Better Moods in a Bottle: Is This Herb Really Nature’s Prozac?
How often have we all heard stunning claims made about different supplements? That a certain herb or vitamin can help you decrease your dose of a prescription drug – or replace it all together?
Unfortunately, most promises like this are pure bunk.
They’re claims made by overeager marketers looking for a quick buck, not grounded in science.
Well, if something – especially a supplement – seems too good to be true, it usually is.
Every now and then, though, there are exceptions to this rule. And St. John’s wort is one herb that truly lives up to most of the hype surrounding it. In fact, this humble herb may be a godsend for many people with mild to moderate depression.
But a slew of potential interactions mean that, no matter how impressive, St. John’s wort requires caution.
Herbal Help for a Troubled Mind…
St. John’s wort isn’t new. In fact, the herb has long been used medicinally, primarily as an anti-inflammatory, astringent, and antiseptic. Interestingly, the herb’s first use as a treatment for mental health concerns occurred in ancient Greece: St. John’s wort was recommended as a remedy for “demonic possession” and “melancholia.”
Sound a little far-fetched?
Sure. But such problems may simply have been early medical interpretations of mental health woes, including depression.
More recently, St. John’s wort has been shown to be a valuable tool in the fight against depression, with study after study suggesting a link between the herb and brighter moods.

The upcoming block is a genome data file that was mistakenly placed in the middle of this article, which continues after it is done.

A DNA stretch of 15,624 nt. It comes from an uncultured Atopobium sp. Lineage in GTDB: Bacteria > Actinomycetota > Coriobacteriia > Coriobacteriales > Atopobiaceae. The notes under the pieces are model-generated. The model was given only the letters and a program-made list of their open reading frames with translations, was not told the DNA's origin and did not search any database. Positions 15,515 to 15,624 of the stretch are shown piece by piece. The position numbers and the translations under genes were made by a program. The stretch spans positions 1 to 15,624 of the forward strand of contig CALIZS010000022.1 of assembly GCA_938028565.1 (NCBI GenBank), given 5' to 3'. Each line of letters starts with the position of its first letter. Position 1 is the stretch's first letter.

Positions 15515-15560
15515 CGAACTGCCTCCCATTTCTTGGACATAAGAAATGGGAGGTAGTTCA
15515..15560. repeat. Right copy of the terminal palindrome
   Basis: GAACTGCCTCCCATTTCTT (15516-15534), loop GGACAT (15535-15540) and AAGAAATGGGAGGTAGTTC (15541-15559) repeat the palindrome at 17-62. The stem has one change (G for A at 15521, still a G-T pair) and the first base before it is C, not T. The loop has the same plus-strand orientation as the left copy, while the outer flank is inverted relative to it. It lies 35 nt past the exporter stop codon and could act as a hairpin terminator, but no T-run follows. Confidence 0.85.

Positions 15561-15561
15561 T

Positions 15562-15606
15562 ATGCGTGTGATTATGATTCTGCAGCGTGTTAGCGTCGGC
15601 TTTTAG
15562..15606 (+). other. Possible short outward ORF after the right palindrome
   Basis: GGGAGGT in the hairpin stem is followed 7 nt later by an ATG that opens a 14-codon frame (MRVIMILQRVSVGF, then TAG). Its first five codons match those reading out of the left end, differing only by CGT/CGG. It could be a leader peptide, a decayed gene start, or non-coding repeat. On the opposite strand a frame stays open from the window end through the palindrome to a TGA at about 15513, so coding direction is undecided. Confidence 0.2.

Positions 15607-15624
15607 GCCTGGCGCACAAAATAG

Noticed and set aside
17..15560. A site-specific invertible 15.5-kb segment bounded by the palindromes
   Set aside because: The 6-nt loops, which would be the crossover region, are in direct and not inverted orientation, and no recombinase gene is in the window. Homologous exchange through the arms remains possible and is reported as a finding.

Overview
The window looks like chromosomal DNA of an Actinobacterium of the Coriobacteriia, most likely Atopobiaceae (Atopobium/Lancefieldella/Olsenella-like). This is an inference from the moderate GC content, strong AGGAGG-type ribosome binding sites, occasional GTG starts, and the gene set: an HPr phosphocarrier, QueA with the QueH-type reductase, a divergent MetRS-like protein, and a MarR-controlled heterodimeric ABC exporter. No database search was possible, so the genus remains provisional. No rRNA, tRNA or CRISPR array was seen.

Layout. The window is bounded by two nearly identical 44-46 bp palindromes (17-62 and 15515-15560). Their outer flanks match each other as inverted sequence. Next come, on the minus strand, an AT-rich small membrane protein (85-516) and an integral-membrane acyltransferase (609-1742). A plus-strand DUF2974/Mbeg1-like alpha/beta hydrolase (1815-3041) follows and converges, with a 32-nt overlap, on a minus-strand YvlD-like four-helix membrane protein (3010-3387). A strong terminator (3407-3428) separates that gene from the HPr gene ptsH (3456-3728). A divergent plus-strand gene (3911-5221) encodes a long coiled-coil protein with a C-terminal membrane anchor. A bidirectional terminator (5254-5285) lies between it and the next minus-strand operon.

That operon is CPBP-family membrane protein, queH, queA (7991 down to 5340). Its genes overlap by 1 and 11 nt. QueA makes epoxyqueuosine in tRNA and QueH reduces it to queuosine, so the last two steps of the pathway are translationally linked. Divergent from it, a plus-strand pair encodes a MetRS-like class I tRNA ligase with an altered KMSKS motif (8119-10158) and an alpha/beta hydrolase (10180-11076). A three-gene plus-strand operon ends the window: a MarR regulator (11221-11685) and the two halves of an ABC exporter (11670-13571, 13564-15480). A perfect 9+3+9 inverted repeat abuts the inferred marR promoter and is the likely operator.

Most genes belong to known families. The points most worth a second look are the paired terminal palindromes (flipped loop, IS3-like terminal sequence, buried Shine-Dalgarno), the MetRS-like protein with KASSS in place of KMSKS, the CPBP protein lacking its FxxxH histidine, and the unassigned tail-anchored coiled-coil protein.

Today, the esteemed German Commission E recommends St. John’s wort for the treatment of mild to moderate depression. Many physicians in that country actually use the herb as a first-line therapy for the condition, saving prescription antidepressants only for cases where St. John’s wort has failed.
You don’t see that very often!
One of the World’s Best-studied Herbs…
And here’s what else you don’t see very often: An herb that doesn’t just have a long history of use, but a long history of scientific study behind it, too.
See, the extensive use of St. John’s wort for depression in Germany has made it one of the most-studied herbal supplements in the world.
Research suggests that the herb contains hyperforin and other compounds that appear to make the neurotransmitters serotonin, norepinephrine, and dopamine more readily available to the brain, which helps improve mood.
And study after study shows a real benefit.
In fact, one large 2008 analysis of 29 trials found that St. John’s wort was superior to placebo (sugar pill) in patients with depression. Even more impressive, the herb was shown to be as helpful as conventional antidepressants in treating mild to moderate depression – with fewer side effects.1
Plus, a number of recent individual studies have helped cement St. John’s wort’s role as a viable alternative to prescription antidepressants.
For example, in a 2010 study of 154 patients, those with moderate depression who supplemented daily with St. John’s wort for 6 weeks were less likely to see their symptoms recur than those who took a placebo.2
Likewise, a 2006 study of 332 people with mild to moderate depression found that a daily dose of the herb was both safe and more effective than placebo.3
And a 2004 study of 140 depressed patients found similar effects for St. John’s wort.4
I could keep listing studies, but you get the idea. St. John’s wort is backed by an impressive body of research.
Better than Prozac…
It’s no wonder that many German physicians prescribe St. John’s wort before standard antidepressants. Studies have shown that the herb is just as effective as these drugs in the treatment of mild to moderate depression.